Are you the type of person who starts every semester with that little promise to yourself – “I’m going to make this my best semester ever!” Do you start the semester strong, get lazy during the middle then cram when it comes time for finals? S let’s take a closer look at the reasons for failure of making the grades you desire.
Maybe you’re the type of person who feels like they do everything right but just can’t seem to make the grades they desire.
If you can relate to any of the above questions then this article is for you. Most students start the semester strong because they have a fresh slate to work with.
Then, as the semester drags on, apathy kicks in and students lose sight of their goals. In this article, I want to address the 5 main reasons students fail to make the grades they desire. I hope these points help you see where you might be going wrong.
1. Not Believing in Yourself
The first step to achieving your goals is having confidence. I cannot stress how important this is. If a bad test grade discourages you or you accidentally sleep in and miss an important class, you can’t give up.
Some of my worst grades in college came from not believing in myself. I remember I took a class my freshmen year called “History of Print Media”. Sounds interesting, right? Well, as we know, education is a poor man’s best weapon to success!
Well, it turned out to be one of the worst grades I’ve ever received, not because the class was hard but because I didn’t believe I could write a 12-page research paper. I doubted myself, and I ended up with a bad grade because of it. Since then I’ve written several papers of that length and many of them were longer.
If you start doubting yourself, take a step back and think about how important your goals are. Remind yourself that the only thing preventing you from achieving your goals is yourself. If you can’t prepare yourself mentally then you will never have the confidence to make the grades you want when the going gets tough. You may even not make it with the girls, ain’t that something…
2. Bad Time Management/Organization
If you don’t own a planner, get one. I personally use iCal on my Mac, which also syncs with my iPhone. If you are tech-savvy, like all those tech millionaires with their fortunes, this is an excellent way to organize your life. Make sure your planner includes everything:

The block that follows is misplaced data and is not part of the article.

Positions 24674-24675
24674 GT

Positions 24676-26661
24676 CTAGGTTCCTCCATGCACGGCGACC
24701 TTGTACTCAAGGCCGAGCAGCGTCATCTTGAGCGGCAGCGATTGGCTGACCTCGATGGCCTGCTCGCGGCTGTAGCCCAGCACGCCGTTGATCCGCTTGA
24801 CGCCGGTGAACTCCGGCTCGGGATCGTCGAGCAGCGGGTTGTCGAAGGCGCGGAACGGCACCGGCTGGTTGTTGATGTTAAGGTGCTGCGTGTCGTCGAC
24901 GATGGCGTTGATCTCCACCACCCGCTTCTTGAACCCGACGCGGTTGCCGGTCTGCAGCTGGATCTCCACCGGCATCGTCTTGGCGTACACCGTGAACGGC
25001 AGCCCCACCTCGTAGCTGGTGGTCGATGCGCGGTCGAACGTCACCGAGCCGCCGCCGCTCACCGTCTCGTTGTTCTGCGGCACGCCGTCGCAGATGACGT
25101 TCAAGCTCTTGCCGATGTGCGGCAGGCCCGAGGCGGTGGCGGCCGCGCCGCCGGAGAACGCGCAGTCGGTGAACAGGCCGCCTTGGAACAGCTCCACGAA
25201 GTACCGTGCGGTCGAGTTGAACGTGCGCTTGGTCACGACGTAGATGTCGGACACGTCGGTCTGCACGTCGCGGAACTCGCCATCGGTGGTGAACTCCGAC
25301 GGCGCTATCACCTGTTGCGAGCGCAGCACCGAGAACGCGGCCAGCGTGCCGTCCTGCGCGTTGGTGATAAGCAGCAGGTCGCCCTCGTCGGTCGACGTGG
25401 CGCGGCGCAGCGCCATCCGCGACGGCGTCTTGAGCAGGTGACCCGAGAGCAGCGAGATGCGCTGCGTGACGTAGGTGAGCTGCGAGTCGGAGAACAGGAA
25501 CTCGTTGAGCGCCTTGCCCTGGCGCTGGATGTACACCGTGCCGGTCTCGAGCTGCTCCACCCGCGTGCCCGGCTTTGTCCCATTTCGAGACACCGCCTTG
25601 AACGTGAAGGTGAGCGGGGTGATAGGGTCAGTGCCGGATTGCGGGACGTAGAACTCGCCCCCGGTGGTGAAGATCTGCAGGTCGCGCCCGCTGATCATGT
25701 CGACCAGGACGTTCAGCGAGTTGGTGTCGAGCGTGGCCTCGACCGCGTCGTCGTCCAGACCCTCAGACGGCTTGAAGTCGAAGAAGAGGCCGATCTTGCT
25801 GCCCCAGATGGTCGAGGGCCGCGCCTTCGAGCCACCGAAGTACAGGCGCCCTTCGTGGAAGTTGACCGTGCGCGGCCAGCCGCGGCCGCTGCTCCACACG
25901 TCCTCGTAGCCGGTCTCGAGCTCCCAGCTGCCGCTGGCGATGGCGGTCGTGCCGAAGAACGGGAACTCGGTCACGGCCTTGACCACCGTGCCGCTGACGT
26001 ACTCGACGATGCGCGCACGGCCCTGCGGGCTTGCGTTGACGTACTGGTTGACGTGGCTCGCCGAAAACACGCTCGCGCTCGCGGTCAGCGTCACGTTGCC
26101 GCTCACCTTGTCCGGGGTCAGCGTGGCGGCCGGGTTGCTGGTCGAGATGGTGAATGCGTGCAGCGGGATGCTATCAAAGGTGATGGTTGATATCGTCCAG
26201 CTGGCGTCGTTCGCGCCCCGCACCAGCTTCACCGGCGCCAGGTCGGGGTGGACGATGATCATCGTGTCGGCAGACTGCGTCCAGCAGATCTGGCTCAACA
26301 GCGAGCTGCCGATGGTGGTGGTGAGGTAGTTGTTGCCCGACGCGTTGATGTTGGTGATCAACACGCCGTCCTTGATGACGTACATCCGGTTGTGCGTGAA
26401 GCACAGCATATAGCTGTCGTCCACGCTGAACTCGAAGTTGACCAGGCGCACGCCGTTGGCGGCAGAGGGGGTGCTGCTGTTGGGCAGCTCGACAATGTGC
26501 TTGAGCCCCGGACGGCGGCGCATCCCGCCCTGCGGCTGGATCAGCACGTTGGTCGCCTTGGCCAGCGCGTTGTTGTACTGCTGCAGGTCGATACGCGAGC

- Test dates from your syllabus
- Project deadlines
- Last day to drop a class
- School holidays
- Professor office hours
- Club and Organization Meetings and Events
- Doctor’s Appointments
- Football/Basketball Home Games (not required but it helps me)
- Final Exam/Midterm dates and times
- Any other event or task that you need to be aware of
Doing this will drastically reduce your stress level. It allows you to know when your “busy” weeks will be, and to plan accordingly.
3. Lacking Prioritization
As a senior in college, I am extremely busy. I’m taking 15 hours of classes, I work 30 hours a week at an internship, I write for my own blog and guest posts like this one, I have job-interviews every other week and I still manage to make it to the gym 5 days a week. So how do I manage to do all of these things while getting my homework done? The simple answer is prioritizing.
I keep a ‘To-Do List’ along with my planner with things that need to be completed but do not have a deadline. For example, getting a haircut and updating my resume are both on my list.
Once you’ve created a ‘To-Do List’ choose the most important task from your planner and your “To-Do List” with the closest due date, and complete it. Read also this post that includes a few very useful mindset shifts to help you get moving.
If you’re the type of student who starts strong and gets lazy in the middle of the semester, this section is for you. In order to make good grades, you must be consistent with your studies, even when you feel some new technology should be used. This means treating each exam, paper, quiz, project, and assignment the same. The first test of the semester is just as important as the final exam.
If you struggle with consistency, try studying in groups. If you can surround yourself with people who have the same goals as you, your chances of staying motivated increase greatly.
During the first few weeks of school, make an effort to meet your professor or TA in their office hours. Introducing yourself and talking about your goals with them will give you a head start when it comes to the first exam.
Once you have built a relationship with your professor or TA, you will have someone there who will be willing to help you when you run into trouble during the semester.
What else have you found to get in the way of making the grades you desire? I would love to hear your additions in the comments!